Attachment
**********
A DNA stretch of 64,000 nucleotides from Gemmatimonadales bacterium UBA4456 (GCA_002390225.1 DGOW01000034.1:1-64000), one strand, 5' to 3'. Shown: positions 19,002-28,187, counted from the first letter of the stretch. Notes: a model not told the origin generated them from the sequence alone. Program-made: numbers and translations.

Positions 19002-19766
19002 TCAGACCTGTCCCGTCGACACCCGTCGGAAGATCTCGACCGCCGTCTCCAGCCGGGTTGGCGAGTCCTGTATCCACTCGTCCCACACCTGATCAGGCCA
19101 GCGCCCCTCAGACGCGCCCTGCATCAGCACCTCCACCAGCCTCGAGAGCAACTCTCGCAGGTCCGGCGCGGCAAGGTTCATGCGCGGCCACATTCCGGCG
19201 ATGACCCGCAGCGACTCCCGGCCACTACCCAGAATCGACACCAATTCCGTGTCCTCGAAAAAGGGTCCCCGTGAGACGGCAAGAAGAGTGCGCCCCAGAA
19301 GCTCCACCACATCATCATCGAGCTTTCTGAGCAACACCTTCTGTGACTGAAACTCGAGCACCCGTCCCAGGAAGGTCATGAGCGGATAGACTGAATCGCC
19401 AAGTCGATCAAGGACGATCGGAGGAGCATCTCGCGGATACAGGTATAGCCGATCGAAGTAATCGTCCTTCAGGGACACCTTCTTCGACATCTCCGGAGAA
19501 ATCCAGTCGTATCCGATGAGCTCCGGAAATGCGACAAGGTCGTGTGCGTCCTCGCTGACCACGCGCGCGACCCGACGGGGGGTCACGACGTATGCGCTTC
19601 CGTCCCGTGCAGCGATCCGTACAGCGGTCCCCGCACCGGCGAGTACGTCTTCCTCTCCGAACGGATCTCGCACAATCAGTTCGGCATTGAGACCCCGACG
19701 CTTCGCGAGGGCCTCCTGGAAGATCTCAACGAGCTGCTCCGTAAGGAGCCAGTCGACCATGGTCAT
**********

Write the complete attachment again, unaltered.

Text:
A DNA stretch of 64,000 nucleotides from Gemmatimonadales bacterium UBA4456 (GCA_002390225.1 DGOW01000034.1:1-64000), one strand, 5' to 3'. Shown: positions 19,002-28,187, counted from the first letter of the stretch. Notes: a model not told the origin generated them from the sequence alone. Program-made: numbers and translations.

Positions 19002-19766
19002 TCAGACCTGTCCCGTCGACACCCGTCGGAAGATCTCGACCGCCGTCTCCAGCCGGGTTGGCGAGTCCTGTATCCACTCGTCCCACACCTGATCAGGCCA
19101 GCGCCCCTCAGACGCGCCCTGCATCAGCACCTCCACCAGCCTCGAGAGCAACTCTCGCAGGTCCGGCGCGGCAAGGTTCATGCGCGGCCACATTCCGGCG
19201 ATGACCCGCAGCGACTCCCGGCCACTACCCAGAATCGACACCAATTCCGTGTCCTCGAAAAAGGGTCCCCGTGAGACGGCAAGAAGAGTGCGCCCCAGAA
19301 GCTCCACCACATCATCATCGAGCTTTCTGAGCAACACCTTCTGTGACTGAAACTCGAGCACCCGTCCCAGGAAGGTCATGAGCGGATAGACTGAATCGCC
19401 AAGTCGATCAAGGACGATCGGAGGAGCATCTCGCGGATACAGGTATAGCCGATCGAAGTAATCGTCCTTCAGGGACACCTTCTTCGACATCTCCGGAGAA
19501 ATCCAGTCGTATCCGATGAGCTCCGGAAATGCGACAAGGTCGTGTGCGTCCTCGCTGACCACGCGCGCGACCCGACGGGGGGTCACGACGTATGCGCTTC
19601 CGTCCCGTGCAGCGATCCGTACAGCGGTCCCCGCACCGGCGAGTACGTCTTCCTCTCCGAACGGATCTCGCACAATCAGTTCGGCATTGAGACCCCGACG
19701 CTTCGCGAGGGCCTCCTGGAAGATCTCAACGAGCTGCTCCGTAAGGAGCCAGTCGACCATGGTCAT